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Vancouver man needs kidney transplant to avoid dialysis

By , Columbian staff writer
Published: April 17, 2019, 6:00am
8 Photos
Sana Mir, 4, from left, tries to get another sip of her dad’s tea, as Ahsan Mir, 50, and Asiya Mir, 2, watch a show after dinner at their Vancouver home. Ahsan was diagnosed with kidney failure about eight years ago, but he ignored his diagnosis until recently. Now he’s trying to seek help through a kidney transplant. Nathan Howard/The Columbian
Sana Mir, 4, from left, tries to get another sip of her dad’s tea, as Ahsan Mir, 50, and Asiya Mir, 2, watch a show after dinner at their Vancouver home. Ahsan was diagnosed with kidney failure about eight years ago, but he ignored his diagnosis until recently. Now he’s trying to seek help through a kidney transplant. Nathan Howard/The Columbian Photo Gallery

It took about eight years for Ahsan Mir to acknowledge he needed help.

Mir, who was diagnosed with kidney failure about eight years ago, is in need of a kidney transplant, as his kidney function has decreased to 10 percent. The 50-year-old Vancouver resident and father of two has, so far, coped well physically with his diagnosis, but the mental part of having a failing kidney has been much more difficult to handle.

Mir has know since his diagnosis that he would need to do dialysis or get a new kidney, but fear of the future, anxiety and sadness paralyzed his decision-making.

“It has been a very hard road for eight years. I was in denial,” Mir said. “I didn’t believe it. I didn’t want to believe it, and I’d try to act like I didn’t have it. Every time I get a blood test, it’s there. It’s not going anywhere. I think it took me eight years, but I’ve come to terms with it now.”

Mir, who is working with a kidney transplant team at Legacy Good Samaritan Medical Center, said that team told him he had to start speaking up if he wanted to find a kidney transplant, and he’s come to terms with that. Mir wrote a notice that the Islamic Society of Southwest Washington emailed out in hopes of discovering donors.

Mir is hopeful he can find a donor and avoid dialysis, which would be more time consuming. His insurance would cover the procedure for the donor if one is found.

You Can Help

Register to donate a kidney through Legacy Health’s website. To potentially donate a kidney to Ahsan Mir, you must fill out a form, and include his name and birthday: Nov. 16, 1968. You can call 503-413-6555 with questions or find the form here: https://legacy.donorscreen.org/register/donate-kidney

“My goal is to get a donor. Then I don’t have to do dialysis,” Mir said. “I could live without any problems, without any issues. Of course, I would be living on medication for the rest of my life, but who isn’t on medication?”

Mir, who is a front office manager at the Arlington Club in Portland, tried to deny his diagnosis as a way to mentally cope, but that strategy backfired. Mir said he was afraid of what would happen to his family if he weren’t around. He became consumed by negative thoughts.

“I’m chicken about everything,” Mir admits.

“He’s not strong at all,” his wife Zubaida, 40, joked.

According to the American Kidney Fund, Mir’s feelings of sadness and hopelessness while having kidney failure aren’t uncommon. Patients can experience stress, anxiety, depression and sleep difficulties while struggling with their diagnosis. Mir has experienced all of those feelings ever since his diagnosis.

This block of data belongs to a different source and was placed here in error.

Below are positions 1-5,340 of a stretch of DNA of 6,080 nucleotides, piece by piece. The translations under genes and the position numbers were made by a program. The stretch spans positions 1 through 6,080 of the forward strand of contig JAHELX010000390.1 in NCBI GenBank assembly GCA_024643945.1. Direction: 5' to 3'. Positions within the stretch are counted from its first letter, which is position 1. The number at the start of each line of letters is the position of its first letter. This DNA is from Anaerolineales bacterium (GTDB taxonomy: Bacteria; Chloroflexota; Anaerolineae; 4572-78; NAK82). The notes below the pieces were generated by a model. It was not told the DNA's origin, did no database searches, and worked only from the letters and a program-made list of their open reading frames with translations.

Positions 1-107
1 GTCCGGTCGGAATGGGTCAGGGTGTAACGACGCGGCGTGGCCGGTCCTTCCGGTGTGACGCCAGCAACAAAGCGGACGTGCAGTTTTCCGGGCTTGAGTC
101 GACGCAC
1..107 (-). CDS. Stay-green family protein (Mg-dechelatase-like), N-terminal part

Mir also had open heart surgery in 2015, and that made him even more pessimistic about his health. Mir said he ended up just becoming more stressed by the fact that he wasn’t acknowledging kidney failure and trying to get care.

“Being in denial made things worse for me,” Mir said. “Because when you’re in denial, you’re not being positive and taking care of yourself.”

Mir’s kids and his wife and her family have played a huge role in pushing him to seek help. Zubaida, who immigrated to the U.S. about 12 years ago from Afghanistan, said those eight years were rough on her.

“It’s very hard for me, because he does everything for me and the kids. When he’s sick and stressed it’s very hard for me,” she said. “I’m new to this country and the language. Everything is very, very hard for me. I hope we can find something for him.”

Zubaida’s cousins even visited the family, and had a heart-to-heart with Mir about seeking help. They all cried together. The cousins even accompanied Mir on some doctor’s appointments.

Mir doesn’t yet experience physical symptoms from kidney disease, other than some fatigue, but if he can’t get a transplant in the near future, he’ll have to start dialysis until he finds a donor, and his health could worsen.

Mir said his diagnosis has made him realize the importance of facing medical complications head-on and with strength. Mir said he tries to be mindful and not think too far ahead about the future. A coworker recently met a Vancouver woman who’d had a kidney transplant. The co-worker gave Mir that woman’s email, and they’ve been discussing what he’ll face if he gets a transplant. Mir said he’s leaning on his family and his faith to help him move forward.

“The more I think about it, the more depressed I get. The biggest key is don’t think about it,” Mir said. “Go to your appointments, think in the moment. Don’t think about what you have to do in a week or two weeks. That’s what I used to do that made things worse. Now it’s one day at a time. One step at a time.”

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